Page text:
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The strengths and weaknesses of Operation Coulson

Tim Montgomerie

Coulson Andy PC3 Andy Coulson is in the firing line again. Today from leader writers at the FT (£):

"Mr Coulson’s position is not untenable. It may be true that, as he claims, he was unaware of what his staff were up to. He made that claim again this week – under oath as a witness in the perjury trial of a former Scottish politician. But while the drip of claim and counter-claim continues, this affair cannot be put to rest. And without a resolution, it will continue to undermine Mr Coulson’s credibility and, by extension, that of the prime minister."

The horse is dead but the flogging continues. The BBC and Guardian, in particular, made a great hullabaloo about the attacks on Andy Coulson by former News of the World reporter, Sean Hoare. ConHome pointed out at the time that Mr Hoare was hardly an impartial witness. He was sacked by Coulson because he was addicted to drugs and alcohol. And, not unexpectedly, when the police knocked on Mr Hoare's door he declined to repeat the testimony he gave to the New York Times (a newspaper like the FT that is in fierce competition with the Wall Street Journal, owned, like the NotW, by Rupert Murdoch).

I wouldn't be surprised if, at some point in 2011, Andy Coulson did give up his post overseeing Communications for the Prime Minister. If he does go he'll leave a considerable hole. It was Coulson who helped bury über-modernisation in the middle of 2007. A pledge to The Sun on the Lisbon Treaty, a war on "broken Britain's" criminality and the inheritance tax cut brought the party back from the electoral precipice. He and George Osborne, in particular, produced an electoral pitch that killed Brown's honeymoon. Since then he has performed an unlikely double act with Oliver Letwin. Letwin examines every initiative from a policy perspective, making sure it bears intellectual examination. Coulson tabloid-proofs initiatives, ensuring that Cameronism doesn't offend The Sun, Mail and other popular newspapers. He's not always successful at this and, most recently, Ken Clarke has beat him on prisons but he was instrumental in The Sun's early endorsement of the Conservatives.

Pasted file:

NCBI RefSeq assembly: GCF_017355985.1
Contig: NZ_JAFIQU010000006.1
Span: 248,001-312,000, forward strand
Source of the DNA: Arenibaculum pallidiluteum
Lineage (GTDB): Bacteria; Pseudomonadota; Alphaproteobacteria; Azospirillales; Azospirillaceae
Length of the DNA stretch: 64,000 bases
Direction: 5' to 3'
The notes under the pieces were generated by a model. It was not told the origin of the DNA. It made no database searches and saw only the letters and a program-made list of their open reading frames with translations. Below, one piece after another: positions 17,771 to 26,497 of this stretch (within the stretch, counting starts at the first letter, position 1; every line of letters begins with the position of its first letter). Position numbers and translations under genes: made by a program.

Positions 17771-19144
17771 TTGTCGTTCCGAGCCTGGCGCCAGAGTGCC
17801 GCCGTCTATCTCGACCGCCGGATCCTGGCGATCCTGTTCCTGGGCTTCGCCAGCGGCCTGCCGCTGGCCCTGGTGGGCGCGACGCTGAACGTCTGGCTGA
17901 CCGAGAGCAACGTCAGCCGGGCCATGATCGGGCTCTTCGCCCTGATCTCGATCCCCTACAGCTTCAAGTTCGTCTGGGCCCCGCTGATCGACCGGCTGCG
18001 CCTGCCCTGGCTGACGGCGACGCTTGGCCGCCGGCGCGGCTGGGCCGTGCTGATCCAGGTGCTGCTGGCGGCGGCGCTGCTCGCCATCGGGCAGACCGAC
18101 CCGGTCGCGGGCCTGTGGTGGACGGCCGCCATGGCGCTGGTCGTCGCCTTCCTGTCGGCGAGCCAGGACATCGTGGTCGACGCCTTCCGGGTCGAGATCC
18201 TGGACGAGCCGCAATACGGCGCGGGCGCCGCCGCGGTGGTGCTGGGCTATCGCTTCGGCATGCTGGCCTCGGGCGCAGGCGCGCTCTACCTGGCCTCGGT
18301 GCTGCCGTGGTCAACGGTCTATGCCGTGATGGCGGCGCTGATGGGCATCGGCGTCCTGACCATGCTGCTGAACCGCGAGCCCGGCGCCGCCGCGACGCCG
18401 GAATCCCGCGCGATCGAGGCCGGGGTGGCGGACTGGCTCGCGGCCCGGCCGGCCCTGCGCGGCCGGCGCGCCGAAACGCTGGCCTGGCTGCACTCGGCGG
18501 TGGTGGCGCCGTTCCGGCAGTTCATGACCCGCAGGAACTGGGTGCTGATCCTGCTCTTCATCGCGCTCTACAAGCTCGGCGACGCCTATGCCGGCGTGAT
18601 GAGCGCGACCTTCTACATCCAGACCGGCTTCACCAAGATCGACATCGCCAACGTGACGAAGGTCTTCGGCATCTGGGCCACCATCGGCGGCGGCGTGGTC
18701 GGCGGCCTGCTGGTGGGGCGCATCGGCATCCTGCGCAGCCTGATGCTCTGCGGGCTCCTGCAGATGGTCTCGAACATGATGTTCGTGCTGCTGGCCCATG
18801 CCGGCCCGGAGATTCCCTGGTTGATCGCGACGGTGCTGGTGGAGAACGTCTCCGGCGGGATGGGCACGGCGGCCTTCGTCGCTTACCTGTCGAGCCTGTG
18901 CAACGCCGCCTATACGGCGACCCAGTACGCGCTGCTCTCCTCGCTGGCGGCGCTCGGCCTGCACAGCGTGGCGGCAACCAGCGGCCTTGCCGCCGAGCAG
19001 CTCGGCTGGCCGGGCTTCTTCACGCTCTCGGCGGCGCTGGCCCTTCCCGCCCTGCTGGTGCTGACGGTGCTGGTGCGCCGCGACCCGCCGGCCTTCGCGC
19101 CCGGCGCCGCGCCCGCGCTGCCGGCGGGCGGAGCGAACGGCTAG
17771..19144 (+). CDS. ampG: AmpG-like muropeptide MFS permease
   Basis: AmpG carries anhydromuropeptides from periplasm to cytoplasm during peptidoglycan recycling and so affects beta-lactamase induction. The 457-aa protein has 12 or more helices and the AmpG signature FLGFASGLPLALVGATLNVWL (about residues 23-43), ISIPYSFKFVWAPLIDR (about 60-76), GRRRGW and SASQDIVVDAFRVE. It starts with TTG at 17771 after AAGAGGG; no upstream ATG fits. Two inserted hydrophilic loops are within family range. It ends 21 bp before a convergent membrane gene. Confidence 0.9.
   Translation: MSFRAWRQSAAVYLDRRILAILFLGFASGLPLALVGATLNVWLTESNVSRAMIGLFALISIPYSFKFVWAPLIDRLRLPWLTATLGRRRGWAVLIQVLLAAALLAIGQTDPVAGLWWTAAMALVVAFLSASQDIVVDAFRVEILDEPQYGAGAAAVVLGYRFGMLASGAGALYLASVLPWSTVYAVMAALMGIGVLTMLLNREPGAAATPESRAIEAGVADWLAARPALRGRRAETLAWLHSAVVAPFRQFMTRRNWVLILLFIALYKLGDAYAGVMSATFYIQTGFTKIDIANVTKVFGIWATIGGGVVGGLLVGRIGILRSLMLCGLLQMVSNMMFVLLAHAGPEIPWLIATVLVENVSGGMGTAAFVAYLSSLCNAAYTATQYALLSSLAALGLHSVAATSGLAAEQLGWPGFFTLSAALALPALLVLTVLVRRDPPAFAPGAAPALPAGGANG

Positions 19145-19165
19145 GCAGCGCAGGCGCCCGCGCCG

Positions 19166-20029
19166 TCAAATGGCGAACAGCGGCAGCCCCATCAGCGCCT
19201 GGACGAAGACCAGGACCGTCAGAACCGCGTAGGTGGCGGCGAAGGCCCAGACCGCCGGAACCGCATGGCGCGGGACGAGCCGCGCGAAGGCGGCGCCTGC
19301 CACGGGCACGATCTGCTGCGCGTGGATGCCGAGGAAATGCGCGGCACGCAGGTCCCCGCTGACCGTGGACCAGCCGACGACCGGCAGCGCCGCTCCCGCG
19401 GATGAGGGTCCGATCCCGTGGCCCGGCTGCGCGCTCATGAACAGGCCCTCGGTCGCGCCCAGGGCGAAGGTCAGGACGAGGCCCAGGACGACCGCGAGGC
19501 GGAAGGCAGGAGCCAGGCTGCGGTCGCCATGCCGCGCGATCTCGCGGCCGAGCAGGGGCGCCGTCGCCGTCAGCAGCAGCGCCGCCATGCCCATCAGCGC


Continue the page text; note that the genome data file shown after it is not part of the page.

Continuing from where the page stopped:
Coulson's downside is his attempt at absolute control of the message. His risk-aversion means that almost noone is allowed to speak to the press. This leaves large parts of the media without clear direction on government strategy. Columnists, in particular, complain about a lack of attention. If he stays he needs to address this, perhaps with a special appointment of a well-connected commentator to his team. It's not enough for the Downing Street press operation to make problems go away. It needs to create a lot more positive coverage. Ed Miliband's appointment of Tom Baldwin and Bob Roberts raises the stakes. Baldwin has big problems - as noted here and in today's Mail - but it was fascinating to watch him in Parliament's Portcullis House on Thursday. Journalists buzzed around him and as a long-time political reporter himself he'll feed them exactly what they need. As the Coalition enters at least two very choppy years it needs to do much more to win the affection of centre right commentators, in particular.


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